10,000 years ago an ancient people lived in caves along the banks of the Columbia River and near great lakes that occupied the southern part of interior Oregon. By the time emigrants arrived, native villages occupied the mouths of nearly every coastal stream and at numerous locations in the valleys of the western ranges wherever fish, game, and water supported life. the Indians of the Northwest perfected hunting and gathering to a fine art, and the land provided for all their needs. Indians & EmigrantsOregon Trail emigrants, however, were strangers in a strange land, unable to recognize the bounty surrounding them. Harriet Loughary, emigrant of 1864, when offered salmon by Indians exclaimed, "we, having never seen a salmon, refused it because of its color...." Nevertheless, a brisk trade soon developed between emigrants and Indians.

"Our camp was about three miles from the Indian village, and from the Indians we purchased corn, peas and Irish potatoes, in any desired quantity. I have never tasted a greater luxury than the potatoes we ate on that occasion. We had been so long without fresh vegetables, that we were almost famished ; and consequently we feasted this day excessively. We gave the Indians, in exchange, some articles of clothing, which thery were most anxious to purchase. When two parties are both as anxious to barter as were the Indians and ourselves, it is very easy to strike a bargain.
Peter Hardeman Burnett; October 6, 1843

The Literary Oregon Trail

Approximately 500,000 emigrants trekked westward along the Oregon-California Trails during the covered wagon era: 1841-1866. Deep wagon ruts and scars are still visible at many sites along the overland route. They provide silent, but stark evidence of the arduous journey. Considerably less mute and far more poignant, however, are the more than 2,000 emigrant journals that comprise the Literary Oregon Trail. Literary Trail These diaries reflect both the personalities and varied backgrounds of their authors -- determined, strong-willed individuals who gave up everything to start anew in the wilderness. Although some diarists were more eloquent than others, all recorded powerful accounts of the Oregon Trail.

"From Sulphur Spring, the road ascends rapidly to its highest point, a mile or two farther on, where the country can be viewed for a considerable distance all around. Reflecting upon such a wonderful scenery as is here on every side displayed, the mind can hardly appreciate the amount of dynamics adequate to displace and disrupt the surface of the earth so immensely. It appears like a great harrow, fit only for Herchles to use in leveling off the surface of some planet.  have come about 12 miles today and arriv'd at the second crossing of the snake river. it is two weeks to day since we crossed it first and a sorrowful time it has been to us. we have lost 8 head of our work cattle, and one yearling.  it is about 140 miles and we have seen more tgraves and dead cattle along the road, than all the balance of the way and we cannot get along as we are much further. we are working the last old cow to make out & get along at all, but we trust to providence, and hope for his promise." Sarah Sutton; August 3, 1854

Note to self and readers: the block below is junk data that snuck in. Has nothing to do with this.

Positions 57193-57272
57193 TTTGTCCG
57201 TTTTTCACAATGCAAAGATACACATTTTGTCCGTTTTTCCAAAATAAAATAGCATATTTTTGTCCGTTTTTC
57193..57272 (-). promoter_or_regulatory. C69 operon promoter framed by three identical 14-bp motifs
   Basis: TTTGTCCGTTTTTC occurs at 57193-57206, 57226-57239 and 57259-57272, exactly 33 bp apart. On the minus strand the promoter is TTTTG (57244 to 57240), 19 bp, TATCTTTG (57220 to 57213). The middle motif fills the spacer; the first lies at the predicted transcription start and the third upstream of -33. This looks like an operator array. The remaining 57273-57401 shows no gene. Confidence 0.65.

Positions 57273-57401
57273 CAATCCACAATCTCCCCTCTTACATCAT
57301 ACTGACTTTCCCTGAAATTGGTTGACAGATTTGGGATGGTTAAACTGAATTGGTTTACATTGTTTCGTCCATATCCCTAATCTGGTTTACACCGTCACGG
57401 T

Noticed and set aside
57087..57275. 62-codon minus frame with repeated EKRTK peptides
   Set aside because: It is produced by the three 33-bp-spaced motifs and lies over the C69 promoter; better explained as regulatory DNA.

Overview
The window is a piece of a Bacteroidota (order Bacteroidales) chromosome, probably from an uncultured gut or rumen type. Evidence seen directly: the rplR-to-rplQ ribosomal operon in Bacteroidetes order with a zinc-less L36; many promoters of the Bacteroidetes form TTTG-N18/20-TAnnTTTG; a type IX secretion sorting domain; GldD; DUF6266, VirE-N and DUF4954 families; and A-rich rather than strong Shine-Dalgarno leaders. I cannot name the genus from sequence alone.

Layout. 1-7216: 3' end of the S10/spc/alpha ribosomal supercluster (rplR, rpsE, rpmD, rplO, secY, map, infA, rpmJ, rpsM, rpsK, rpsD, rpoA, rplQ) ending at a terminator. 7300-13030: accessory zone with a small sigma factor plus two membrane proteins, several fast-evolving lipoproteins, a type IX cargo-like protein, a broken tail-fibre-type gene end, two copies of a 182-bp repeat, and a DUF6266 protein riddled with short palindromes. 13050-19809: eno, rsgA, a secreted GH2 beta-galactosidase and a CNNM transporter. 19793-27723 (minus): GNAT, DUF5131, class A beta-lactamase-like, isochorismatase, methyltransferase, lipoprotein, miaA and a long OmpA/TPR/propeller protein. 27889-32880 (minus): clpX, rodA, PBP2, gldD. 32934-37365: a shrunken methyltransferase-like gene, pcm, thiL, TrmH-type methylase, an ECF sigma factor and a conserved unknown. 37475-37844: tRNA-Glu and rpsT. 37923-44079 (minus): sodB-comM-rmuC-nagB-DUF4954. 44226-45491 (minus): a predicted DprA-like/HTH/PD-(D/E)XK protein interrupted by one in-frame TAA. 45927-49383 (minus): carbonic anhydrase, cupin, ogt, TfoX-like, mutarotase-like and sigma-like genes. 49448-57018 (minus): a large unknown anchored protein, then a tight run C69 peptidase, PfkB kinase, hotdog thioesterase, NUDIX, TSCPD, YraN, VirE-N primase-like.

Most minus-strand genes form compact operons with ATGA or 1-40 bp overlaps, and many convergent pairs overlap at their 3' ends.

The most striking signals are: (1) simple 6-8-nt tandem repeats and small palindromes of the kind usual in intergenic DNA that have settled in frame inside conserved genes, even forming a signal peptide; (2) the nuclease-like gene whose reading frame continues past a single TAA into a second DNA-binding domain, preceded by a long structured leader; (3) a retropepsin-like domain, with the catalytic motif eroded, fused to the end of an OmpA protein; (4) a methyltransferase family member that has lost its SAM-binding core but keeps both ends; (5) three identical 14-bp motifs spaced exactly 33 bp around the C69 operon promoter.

Nearly 2,000 miles of prairies, mountains, parched deserts, and swollen rivers separated Missouri and Oregon. Hardship was the common fare and not every emigrant survived. Although accidents were common, disease was a major cause of death especially during peak emigration years when poor sanitation and contaminated water led to epidemics of fever, cholera, and dysentery. Shocked by the sudden demise of Samuel Hammond, Esther Hanna, emigrant of 1852, lamented "Only yesterday he was at our camp, full of life and vigor, with as bright hope of the future as any of us! he was taken ill at dark and now he lies in the cold embrace of death!"

"Have done little today except lounge round have felt more unwell and more discouraged than at any previous time our tent stands in what we should style a barn yard at home and I am sure if  I were there I should as Soon think of setting the table there as in such a place the stench is sometimes unendurable, it arises from a ravine that is resorted to for special purposes by all the Emigration, but such things we must put up with." Charlotte Stearns Pengra; August 14, 1853

Note: There are actually twelve panels here at Ontario. 10 of them are repeated at Memaloose Rest Area , the idea being to tell the overall story at the two gateway rest areas on I-84. To save download time, I have split them up. Tom Laidlaw